The permissive effect of p21(Waf1/Cip1) on DNA synthesis is dependent on cell type: Effect is absent in p53-inactive cells

Robert H Weiss, Collette J. Randour

Research output: Contribution to journalArticle

15 Scopus citations


The cyclin-dependent kinase inhibitors (CKI) interact with cyclin-cdk complexes to arrest mitogen-stimulated transit through the cell cycle, but we and others have recently shown that these molecules can exert permissive effects on cell cycle transit as well. The p53 protein induces transcription of the p21(Waf1/Cip1) gene, but whether p53 has any effect on the stimulatory versus inhibitory state of p21(Waf1/Cip1) toward cell growth is not known. The focus of the current study was to examine the effect of p21(Waf1/Cip1) inhibition on growth in cells which possess an inactive p53 protein. We found that there was significant and specific inhibition of p21(Waf1/Cip1) protein transcription in human squamous carcinoma A431 cells after transfection of an antisense p21(Waf1/Cip1) oligodeoxynucleotide, yet there was no significant growth inhibition in these cells after stimulation with 10% serum or with PDGF-BB, in contrast to what was observed in vascular smooth muscle (VSM) cells. Furthermore, there was no attenuation of either cyclinD/cdk4 association or of Rb hyperphosphorylation after antisense p21(Waf1/Cip1) oligodeoxynucleotide transfection, suggesting that an alternate pathway exists to allow association and phosphorylation of these cell cycle components in the absence (or with lower levels) of p21(Waf1/Cip1). Thus, the permissive effect of p21(Waf1/Cip1) toward growth is dependent on cell type, and active p53 is likely required for this effect. Copyright (C) 2000 Elsevier Science Inc.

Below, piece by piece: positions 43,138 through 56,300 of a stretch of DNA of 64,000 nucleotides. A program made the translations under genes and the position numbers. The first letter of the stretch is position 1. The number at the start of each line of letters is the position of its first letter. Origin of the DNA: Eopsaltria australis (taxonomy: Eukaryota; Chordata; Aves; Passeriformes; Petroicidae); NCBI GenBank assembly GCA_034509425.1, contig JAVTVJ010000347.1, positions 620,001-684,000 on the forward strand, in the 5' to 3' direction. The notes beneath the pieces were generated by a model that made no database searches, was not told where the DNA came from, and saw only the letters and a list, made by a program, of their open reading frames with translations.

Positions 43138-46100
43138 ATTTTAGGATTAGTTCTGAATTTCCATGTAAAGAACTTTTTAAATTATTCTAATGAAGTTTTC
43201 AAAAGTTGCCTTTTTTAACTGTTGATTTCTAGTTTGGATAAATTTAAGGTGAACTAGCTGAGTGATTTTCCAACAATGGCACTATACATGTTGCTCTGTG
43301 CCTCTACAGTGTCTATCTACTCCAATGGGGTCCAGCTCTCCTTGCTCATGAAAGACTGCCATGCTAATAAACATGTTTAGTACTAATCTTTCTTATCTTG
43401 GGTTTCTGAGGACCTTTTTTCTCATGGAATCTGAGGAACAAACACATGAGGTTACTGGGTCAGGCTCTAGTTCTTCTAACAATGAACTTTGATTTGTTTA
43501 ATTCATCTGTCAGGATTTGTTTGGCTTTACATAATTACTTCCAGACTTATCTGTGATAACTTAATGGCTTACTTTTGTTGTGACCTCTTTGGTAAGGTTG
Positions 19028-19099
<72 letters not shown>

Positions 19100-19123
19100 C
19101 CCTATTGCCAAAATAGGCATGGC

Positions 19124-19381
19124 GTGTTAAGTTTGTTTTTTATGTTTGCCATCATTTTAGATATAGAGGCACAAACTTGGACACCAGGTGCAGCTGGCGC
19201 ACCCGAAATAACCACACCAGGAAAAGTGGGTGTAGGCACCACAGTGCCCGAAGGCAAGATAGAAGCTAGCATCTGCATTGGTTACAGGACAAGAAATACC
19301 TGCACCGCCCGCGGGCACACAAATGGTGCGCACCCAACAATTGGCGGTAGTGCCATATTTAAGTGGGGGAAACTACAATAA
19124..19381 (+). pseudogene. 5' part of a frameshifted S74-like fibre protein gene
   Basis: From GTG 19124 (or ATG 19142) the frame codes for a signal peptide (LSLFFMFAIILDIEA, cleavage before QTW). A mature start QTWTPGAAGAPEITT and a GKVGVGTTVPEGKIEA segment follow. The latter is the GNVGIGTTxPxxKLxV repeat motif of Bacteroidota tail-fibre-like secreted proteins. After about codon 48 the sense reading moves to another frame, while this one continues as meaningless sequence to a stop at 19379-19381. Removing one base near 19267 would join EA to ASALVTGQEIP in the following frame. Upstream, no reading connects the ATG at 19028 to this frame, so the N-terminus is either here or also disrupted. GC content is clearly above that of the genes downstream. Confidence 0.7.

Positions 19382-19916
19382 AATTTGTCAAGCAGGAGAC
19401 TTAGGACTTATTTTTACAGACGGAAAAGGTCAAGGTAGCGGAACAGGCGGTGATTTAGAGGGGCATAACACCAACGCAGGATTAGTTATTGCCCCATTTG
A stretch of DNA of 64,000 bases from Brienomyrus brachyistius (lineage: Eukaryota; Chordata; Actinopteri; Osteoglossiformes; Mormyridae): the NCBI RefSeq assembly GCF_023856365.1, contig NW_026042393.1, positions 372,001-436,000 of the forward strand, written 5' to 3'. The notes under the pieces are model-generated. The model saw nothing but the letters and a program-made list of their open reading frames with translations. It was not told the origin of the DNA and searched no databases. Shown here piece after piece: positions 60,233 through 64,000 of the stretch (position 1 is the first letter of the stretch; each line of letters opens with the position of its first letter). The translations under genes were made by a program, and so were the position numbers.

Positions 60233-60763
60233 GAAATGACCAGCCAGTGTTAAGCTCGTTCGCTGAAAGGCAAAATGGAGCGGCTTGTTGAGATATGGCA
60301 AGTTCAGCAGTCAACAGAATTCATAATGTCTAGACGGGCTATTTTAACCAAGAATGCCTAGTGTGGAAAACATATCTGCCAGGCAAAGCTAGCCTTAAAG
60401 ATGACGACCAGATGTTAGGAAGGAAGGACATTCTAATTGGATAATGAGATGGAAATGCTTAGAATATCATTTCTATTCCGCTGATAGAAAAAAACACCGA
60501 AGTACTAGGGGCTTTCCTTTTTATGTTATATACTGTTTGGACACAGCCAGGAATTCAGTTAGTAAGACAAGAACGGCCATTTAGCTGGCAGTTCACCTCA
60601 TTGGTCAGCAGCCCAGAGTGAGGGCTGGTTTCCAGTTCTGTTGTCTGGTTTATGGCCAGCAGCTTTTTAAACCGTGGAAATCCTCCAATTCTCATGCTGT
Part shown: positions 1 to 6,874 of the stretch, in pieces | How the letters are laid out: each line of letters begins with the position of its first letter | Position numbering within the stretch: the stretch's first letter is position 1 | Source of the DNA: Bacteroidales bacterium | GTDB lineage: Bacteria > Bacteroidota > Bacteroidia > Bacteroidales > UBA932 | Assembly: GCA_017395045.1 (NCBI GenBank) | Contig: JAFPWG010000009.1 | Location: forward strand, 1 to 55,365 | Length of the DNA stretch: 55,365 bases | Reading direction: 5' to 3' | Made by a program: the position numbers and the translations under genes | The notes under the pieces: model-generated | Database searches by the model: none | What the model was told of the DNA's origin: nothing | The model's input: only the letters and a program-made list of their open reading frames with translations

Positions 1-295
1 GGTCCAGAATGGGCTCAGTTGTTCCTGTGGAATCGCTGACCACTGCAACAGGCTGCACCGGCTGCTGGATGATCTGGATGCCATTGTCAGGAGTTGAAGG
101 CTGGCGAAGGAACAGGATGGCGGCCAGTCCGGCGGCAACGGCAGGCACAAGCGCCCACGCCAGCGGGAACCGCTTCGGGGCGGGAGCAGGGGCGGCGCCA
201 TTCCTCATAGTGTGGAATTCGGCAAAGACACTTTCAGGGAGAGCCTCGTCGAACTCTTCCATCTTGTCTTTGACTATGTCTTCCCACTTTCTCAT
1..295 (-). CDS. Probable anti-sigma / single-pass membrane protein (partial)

Original languageEnglish (US)
Pages (from-to)413-418
Number of pages6
JournalCellular Signalling
Issue number6
StatePublished - Jun 2000



  • Cyclin, Cyclin kinase
  • p21(Waf1/Cip1)
  • p53
  • Proliferation
  • Rb

ASJC Scopus subject areas

  • Cell Biology

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